Reclaiming Causes of a Filmmaking Rebel
By Patricia Cohen
When Nicholas Ray, the pathbreaking filmmaker and director of “Rebel Without a Cause,” died from lung cancer in 1979, he left behind a substantial collection of artifacts that had never, or rarely, been seen. There is, for instance, the original typed treatment for “Rebel” with a bizarre twist that had Plato (played by Sal Mineo in the 1955 film) shoot Jim (James Dean) and commit suicide by falling on a live grenade, as well as an unfinished experimental movie, “We Can’t Go Home Again,” to which Ray devoted the last years of his life.
Now a new finished print of the film is being prepared by Ray’s widow, Susan, for a premiere at the Venice International Film Festival next year to celebrate the centenary of her husband’s birth.
“It was an experimental film, a difficult film and I think a visionary film that is particularly important today,” Ms. Ray said from her home in Saugerties, N.Y., where she has also been organizing the storehouse of original scripts, notes and movie storyboards for a sale. Ray worked on the project from 1972 to 1976 with students he taught at Harpur College at the State University of New York at Binghamton. An early version was screened at the Cannes Film Festival in 1973, but Ray continued to revise, reshoot and re-edit it until his death. The film employs what Ray called “mimage” (short for multiple image), in which a number of camera images are simultaneously projected on the screen.
With this new showing cinephiles will finally get a chance to judge whether “We Can’t Go Home Again” was an innovative undertaking or a misbegotten enterprise, part of what one film historian has called “a mess of incoherent footage and abortive projects” that occupied Ray in his final years.
In certain respects his ideas were ahead of their time. On screen Ray and the students play versions of themselves, a conceit that smoothly fits into this era of reality television. Today’s digital techniques would also make it easy to create the effects Ray painstakingly tried to achieve on a shoestring budget.
Ray and his students, for example, used Super 8 millimeter and 16 millimeter formats and early video technology, projected the images onto a screen and then refilmed these multiple images using a 35 millimeter camera.
The directors Abel Gance, Jean-Luc Godard, Stephen Frears and Mike Figgis have all used fragmented screens, but, said Marco Müller, the director of the Venice festival, “the sophistication and emotional power of Ray’s multiple images have not yet been matched, even now that digital technology makes this technique immediately accessible.”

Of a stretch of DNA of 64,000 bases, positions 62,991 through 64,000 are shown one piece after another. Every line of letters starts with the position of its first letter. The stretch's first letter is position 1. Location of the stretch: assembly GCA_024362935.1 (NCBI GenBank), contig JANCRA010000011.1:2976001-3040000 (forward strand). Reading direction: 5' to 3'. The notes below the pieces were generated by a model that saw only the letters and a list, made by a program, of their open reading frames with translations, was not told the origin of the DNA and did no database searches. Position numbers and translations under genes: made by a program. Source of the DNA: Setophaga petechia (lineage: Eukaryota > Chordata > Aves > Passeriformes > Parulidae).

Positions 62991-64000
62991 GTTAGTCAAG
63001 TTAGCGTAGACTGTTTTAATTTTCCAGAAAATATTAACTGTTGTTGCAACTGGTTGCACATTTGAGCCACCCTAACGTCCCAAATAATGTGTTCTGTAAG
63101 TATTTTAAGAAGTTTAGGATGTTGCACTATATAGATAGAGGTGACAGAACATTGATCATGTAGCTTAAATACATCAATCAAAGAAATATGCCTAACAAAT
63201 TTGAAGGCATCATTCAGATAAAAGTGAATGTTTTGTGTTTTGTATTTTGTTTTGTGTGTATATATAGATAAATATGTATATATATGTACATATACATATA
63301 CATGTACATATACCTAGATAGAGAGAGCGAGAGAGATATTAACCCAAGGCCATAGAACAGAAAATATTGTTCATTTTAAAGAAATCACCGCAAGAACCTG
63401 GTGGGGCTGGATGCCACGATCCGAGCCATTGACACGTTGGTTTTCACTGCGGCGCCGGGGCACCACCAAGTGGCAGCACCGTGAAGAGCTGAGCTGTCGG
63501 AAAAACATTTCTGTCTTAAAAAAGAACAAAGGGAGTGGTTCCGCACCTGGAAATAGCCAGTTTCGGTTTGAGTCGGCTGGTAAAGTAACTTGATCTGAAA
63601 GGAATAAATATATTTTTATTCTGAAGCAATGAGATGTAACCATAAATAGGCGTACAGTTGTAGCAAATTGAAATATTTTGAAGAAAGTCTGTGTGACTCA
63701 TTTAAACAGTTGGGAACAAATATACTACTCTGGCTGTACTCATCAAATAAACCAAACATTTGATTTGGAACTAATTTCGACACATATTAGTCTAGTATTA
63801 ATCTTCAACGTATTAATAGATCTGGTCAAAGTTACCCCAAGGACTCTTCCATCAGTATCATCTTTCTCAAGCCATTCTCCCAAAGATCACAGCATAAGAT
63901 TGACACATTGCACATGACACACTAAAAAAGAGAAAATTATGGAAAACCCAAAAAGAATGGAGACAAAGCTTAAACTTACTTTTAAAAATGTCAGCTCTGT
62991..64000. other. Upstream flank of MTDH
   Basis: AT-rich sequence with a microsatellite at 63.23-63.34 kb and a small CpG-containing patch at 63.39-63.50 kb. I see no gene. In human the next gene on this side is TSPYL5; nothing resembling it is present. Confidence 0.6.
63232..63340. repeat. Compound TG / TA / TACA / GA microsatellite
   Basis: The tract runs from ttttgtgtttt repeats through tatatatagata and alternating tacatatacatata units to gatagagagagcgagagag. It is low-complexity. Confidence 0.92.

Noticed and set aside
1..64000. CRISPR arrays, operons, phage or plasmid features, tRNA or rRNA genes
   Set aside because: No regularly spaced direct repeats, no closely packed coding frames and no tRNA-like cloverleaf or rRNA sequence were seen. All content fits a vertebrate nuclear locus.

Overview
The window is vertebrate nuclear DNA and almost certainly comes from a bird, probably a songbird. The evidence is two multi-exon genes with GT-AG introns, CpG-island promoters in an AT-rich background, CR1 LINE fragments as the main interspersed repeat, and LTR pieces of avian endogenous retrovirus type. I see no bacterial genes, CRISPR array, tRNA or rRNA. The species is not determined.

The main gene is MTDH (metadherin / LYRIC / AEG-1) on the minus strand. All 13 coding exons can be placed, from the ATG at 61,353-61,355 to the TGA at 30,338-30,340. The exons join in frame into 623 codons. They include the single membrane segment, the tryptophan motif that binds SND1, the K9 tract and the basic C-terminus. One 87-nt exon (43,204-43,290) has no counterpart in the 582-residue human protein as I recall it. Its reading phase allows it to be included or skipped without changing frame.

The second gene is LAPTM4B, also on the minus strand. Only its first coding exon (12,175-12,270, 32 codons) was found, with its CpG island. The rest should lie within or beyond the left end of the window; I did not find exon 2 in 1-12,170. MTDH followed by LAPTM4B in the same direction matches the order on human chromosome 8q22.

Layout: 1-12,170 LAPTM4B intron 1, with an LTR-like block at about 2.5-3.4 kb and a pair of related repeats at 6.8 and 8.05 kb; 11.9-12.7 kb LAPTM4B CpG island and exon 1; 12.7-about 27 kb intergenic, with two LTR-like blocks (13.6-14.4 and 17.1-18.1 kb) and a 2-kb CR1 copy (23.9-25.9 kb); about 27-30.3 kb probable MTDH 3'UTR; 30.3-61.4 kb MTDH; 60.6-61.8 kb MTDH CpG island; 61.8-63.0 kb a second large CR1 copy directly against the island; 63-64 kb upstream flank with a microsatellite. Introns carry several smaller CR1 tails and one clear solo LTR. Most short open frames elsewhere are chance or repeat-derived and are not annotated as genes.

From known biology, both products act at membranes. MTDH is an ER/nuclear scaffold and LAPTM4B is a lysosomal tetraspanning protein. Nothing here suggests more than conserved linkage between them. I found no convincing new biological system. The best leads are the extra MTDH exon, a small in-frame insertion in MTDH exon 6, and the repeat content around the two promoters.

Ms. Ray has the original negatives and said she plans to incorporate some unused footage in a new print. Asked whether she feels confident that her changes would reflect Ray’s own judgments, she replied, “I worked on it with him from the beginning.”
She added: “I can’t say with complete honesty what his ultimate vision would have been. I’m not sure he knew. He was like Penelope at the loom: he would get something done during the day and then pull it apart at night.”
During his most productive years in Hollywood, during the 1950s, Ray deeply influenced a generation of filmmakers in the United States and Europe with his dark, emotionally extravagant films, which included “Rebel,” “Johnny Guitar,” “They Live by Night” and “In a Lonely Place.” (The Harvard Film Archive in Cambridge, Mass., is holding a Nicholas Ray retrospective (which does not include “We Can’t Home Again”) from July 9 to Aug. 9.)
“Le cinéma, c’est Nicholas Ray,” Mr. Godard once declared.
“Rebel Without a Cause,” an emblem of adolescent disaffection, was his best known work. Though the grandiose ending in the treatment was scrapped, a series of 8 ½-by-11-inch storyboards — 53 of them — on which Ray scribbled notes in red ink about dialogue changes and camera positions reveal that his ideal finish was still different from the one that thrilled audiences.
Ray planned to have Plato shot by a sharpshooter from the roof of the planetarium. A close-up sketch of Dean’s face as he hangs onto a ladder and watches the body plummet head first shows the dramatic tension Ray sought to capture in the final frames.
Michael Chaiken, a film archivist, said this ending would have been much more expensive and difficult to shoot, and so Ray changed it at the last minute. Mr. Chaiken is working on the sale of the Ray material with the New York rare book dealer Glenn Horowitz.
There are also finely drawn charcoal storyboards from the last major film Ray directed, “55 Days at Peking” (1963), about the 1900 Boxer Rebellion in China. A photograph from 1962 shows the boards tacked onto a wall and Ray sitting beneath them.
Ray was continually plagued by severe alcohol and drug addictions and was effectively banished from Hollywood. But he held on to papers from his glory days there, like his own brown, tattered and heavily annotated script for “A Tree Grows in Brooklyn,” a 1945 film directed by his friend and mentor Elia Kazan, for whom he served as an uncredited assistant.
Ms. Ray also has a collection of scripts and treatments for uncompleted projects, including designs for flowery, flowing costumes to go with a loose-leaf-bound typed script from 1976 that he wrote with Norman Mailer called “City Blues,” which was supposed to star Rip Torn and the porn star Marilyn Chambers; and material for a film about the Chicago Seven, the organizers of protests at the 1968 Democratic National Convention in Chicago.
Their trial was where the defendants’ firebrand lawyer, William Kunstler, first introduced Ray to Susan.
Ms. Ray said she thinks the showing in Venice will cause a reappraisal of Ray’s later work. “In the years close to his death, he burnt a lot of burnt bridges,” she said. “I think enough time has passed, the damage has been forgotten, and people can appreciate more the prophetic strengths of the body of work.”